Affective adaptive retrieval: study of emotion in adaptive retrieval

Research output: Chapter in Book/Report/Conference proceedingConference contribution book

Abstract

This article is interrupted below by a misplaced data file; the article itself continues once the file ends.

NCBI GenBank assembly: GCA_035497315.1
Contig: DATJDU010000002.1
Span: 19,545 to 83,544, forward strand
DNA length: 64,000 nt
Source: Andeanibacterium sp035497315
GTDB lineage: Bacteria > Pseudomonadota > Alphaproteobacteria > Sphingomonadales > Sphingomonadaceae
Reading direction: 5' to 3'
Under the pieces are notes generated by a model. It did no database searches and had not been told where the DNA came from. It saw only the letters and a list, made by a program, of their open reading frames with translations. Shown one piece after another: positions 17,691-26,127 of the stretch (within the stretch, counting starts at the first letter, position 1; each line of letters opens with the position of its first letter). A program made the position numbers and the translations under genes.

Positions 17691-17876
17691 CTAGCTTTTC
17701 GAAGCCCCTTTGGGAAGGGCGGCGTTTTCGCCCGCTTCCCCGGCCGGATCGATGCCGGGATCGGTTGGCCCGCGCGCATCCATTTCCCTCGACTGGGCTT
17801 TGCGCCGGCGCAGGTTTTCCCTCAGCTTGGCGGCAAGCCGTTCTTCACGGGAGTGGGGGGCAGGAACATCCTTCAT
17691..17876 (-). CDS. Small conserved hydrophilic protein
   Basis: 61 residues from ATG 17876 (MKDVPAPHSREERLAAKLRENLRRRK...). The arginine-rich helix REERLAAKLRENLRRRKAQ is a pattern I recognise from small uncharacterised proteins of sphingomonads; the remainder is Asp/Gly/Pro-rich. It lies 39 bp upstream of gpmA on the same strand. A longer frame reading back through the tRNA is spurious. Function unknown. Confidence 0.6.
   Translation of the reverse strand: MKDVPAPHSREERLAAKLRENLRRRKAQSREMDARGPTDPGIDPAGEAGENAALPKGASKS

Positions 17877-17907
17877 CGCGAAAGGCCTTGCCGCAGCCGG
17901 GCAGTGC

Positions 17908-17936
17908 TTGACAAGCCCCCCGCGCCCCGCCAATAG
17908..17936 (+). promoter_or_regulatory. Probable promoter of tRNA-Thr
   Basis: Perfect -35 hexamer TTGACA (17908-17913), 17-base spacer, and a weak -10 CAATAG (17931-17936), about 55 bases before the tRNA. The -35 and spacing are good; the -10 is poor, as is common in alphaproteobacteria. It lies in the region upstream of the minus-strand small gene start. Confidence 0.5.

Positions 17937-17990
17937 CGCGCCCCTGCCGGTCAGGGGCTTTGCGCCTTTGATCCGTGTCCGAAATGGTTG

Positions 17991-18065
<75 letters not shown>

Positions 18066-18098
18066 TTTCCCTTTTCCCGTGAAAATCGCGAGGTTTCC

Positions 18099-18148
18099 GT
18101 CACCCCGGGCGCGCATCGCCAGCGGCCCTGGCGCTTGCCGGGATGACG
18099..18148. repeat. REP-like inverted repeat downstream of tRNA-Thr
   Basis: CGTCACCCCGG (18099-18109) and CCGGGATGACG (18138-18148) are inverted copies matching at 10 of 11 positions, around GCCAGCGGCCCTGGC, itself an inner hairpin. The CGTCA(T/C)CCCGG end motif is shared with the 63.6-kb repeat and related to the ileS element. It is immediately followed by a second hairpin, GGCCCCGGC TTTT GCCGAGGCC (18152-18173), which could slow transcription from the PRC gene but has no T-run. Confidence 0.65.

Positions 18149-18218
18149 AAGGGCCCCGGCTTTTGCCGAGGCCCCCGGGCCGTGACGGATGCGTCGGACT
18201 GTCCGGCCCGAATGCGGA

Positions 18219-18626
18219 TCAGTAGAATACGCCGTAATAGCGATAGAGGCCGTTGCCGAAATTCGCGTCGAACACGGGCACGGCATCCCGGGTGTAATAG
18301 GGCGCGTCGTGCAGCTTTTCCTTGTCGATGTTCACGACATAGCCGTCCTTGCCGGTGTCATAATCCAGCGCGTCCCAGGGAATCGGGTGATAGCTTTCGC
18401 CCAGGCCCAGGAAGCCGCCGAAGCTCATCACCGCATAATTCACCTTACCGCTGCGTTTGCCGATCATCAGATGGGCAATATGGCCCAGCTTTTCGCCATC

Recommendation, retrieval and browsing techniques are used to address the information overload problem. Current stateof-the-art approaches in these domains define the relevance of documents based on their content and in some cases the social dynamics of the collaborating groups. Relevance, often implemented as the topical relevance, is the fundamental principle of selecting an item for access. From a user’s perspective, ‘Interest’ in an item is the basis of access. ‘Interest’ is regarded by Izard as one of the eight fundamental human emotions [2]. According to the affective-cognitive and emotion-pattern theories, interests can trigger and be triggered by cognition as well as emotions. In other words, emotion plays an important role in the development of interest in humans. From this perspective, the role of emotion in influencing users’ interests seems to be neglected in the current information systems. It is our objective to investigate the role of (both reader’s and writer’s) emotion to characterise user interest. A system that provides quantitative and qualitative information about the emotional value and feelings represented in documents would be useful for a broad range of users, such as those looking for information about movies, trying to plan their vacations, searching for specific articles for or against specific subjects, or even marketing managers looking for consumers’ feelings on new products. A system that goes one step further and provides quantitative and qualitative information about the emotional value and feelings based on personalised user profile –consisting of concepts and emotions– will be even more useful [1]. We believe that adding emotion as a new dimension would improve the performance of adaptive retrieval systems. This improvement in effectiveness would vary depending on the context: in scientific context, the effect in effectiveness might be small, while in the social context we expect to see a higher Copyright is held by the author/owner(s). SIGIR’09, July 19–23, 2009, Boston, Massachusetts, USA. ACM 978-1-60558-483-6/09/07. increase. Systems recommending movies, news, music, or books are good examples of systems that can benefit from utilising emotion as an additional measure of relevancy. In addition, emotion can be used as a means to help users navigate through their personal information space, which consists of documents, RSS feeds, blogs, music, web pages, etc. The research questions motivating this research are (i) what is the role of emotions in adaptive retrieval systems?, (ii) how can we incorporate emotion in adaptive retrieval techniques?, and (iii) what are the elements of emotion and consequently the emotional space in the context of adaptive retrieval systems? The relation between the defined emotion space and other spaces (e.g. semantic) will be investigated in retrieval, recommendation, and browsing. In sentiment analysis and opinion finding tasks, much research is dedicated to extract the sentiment from documents (writer’s emotions). In our recent study, we have investigated the effect of affective feedback in improving the performance of content-based recommender systems (reader’s emotions) [1]. We have also showed the performance of collaborative recommendation systems can be improved significantly by integrating semantic spaces [3]. Given these evidence, we will investigate the reader’s and writer’s emotion and their role in recommendation, retrieval, and browsing scenarios. The main problems in constructing methodologies for our research questions are: (i) Techniques used in extracting emotion from users are very limited in both scope and variation, and still in their infancy, and (ii) extracting emotion from textual documents is an emerging field of study. Finally, (iii) experimental user-studies expose users to lab conditions. This lacks the ecological validity of a naturalistic study and might deteriorate the accuracy of emotional feedback given by users. Therefore, designing and implementing scientifically-viable user studies is a major challenge.